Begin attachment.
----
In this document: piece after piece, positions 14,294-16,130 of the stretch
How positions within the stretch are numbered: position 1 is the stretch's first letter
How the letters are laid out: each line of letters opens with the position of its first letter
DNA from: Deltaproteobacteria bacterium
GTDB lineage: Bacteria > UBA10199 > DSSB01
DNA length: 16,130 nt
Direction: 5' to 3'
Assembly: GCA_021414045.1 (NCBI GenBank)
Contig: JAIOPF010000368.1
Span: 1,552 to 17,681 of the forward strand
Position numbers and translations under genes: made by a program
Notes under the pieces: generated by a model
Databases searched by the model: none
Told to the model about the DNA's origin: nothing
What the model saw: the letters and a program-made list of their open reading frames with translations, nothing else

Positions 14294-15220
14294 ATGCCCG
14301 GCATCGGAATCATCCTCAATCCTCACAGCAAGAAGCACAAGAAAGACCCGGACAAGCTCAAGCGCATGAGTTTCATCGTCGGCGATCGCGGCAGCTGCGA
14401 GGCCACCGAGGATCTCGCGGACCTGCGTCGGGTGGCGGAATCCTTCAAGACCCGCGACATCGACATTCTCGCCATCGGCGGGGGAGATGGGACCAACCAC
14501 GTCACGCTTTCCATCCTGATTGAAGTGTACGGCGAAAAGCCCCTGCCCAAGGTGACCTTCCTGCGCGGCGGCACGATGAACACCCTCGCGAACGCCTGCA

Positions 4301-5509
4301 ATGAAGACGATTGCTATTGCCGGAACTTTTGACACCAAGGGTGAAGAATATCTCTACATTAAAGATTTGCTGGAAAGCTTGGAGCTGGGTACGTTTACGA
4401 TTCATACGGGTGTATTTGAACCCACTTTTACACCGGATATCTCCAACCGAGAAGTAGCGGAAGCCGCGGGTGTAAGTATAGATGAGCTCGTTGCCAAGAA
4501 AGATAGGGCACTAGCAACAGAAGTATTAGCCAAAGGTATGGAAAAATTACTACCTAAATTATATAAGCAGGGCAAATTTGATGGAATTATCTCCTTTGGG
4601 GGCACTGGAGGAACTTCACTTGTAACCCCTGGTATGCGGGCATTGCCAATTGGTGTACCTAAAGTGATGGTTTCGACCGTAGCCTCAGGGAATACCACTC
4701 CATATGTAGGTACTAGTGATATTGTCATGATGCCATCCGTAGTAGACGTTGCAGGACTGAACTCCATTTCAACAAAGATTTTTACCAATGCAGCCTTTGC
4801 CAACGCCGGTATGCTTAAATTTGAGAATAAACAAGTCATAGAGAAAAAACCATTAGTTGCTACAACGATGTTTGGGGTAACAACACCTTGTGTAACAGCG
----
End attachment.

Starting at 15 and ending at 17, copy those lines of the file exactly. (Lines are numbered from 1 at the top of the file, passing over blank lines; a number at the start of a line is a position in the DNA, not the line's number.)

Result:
What the model saw: the letters and a program-made list of their open reading frames with translations, nothing else

Positions 14294-15220
14294 ATGCCCG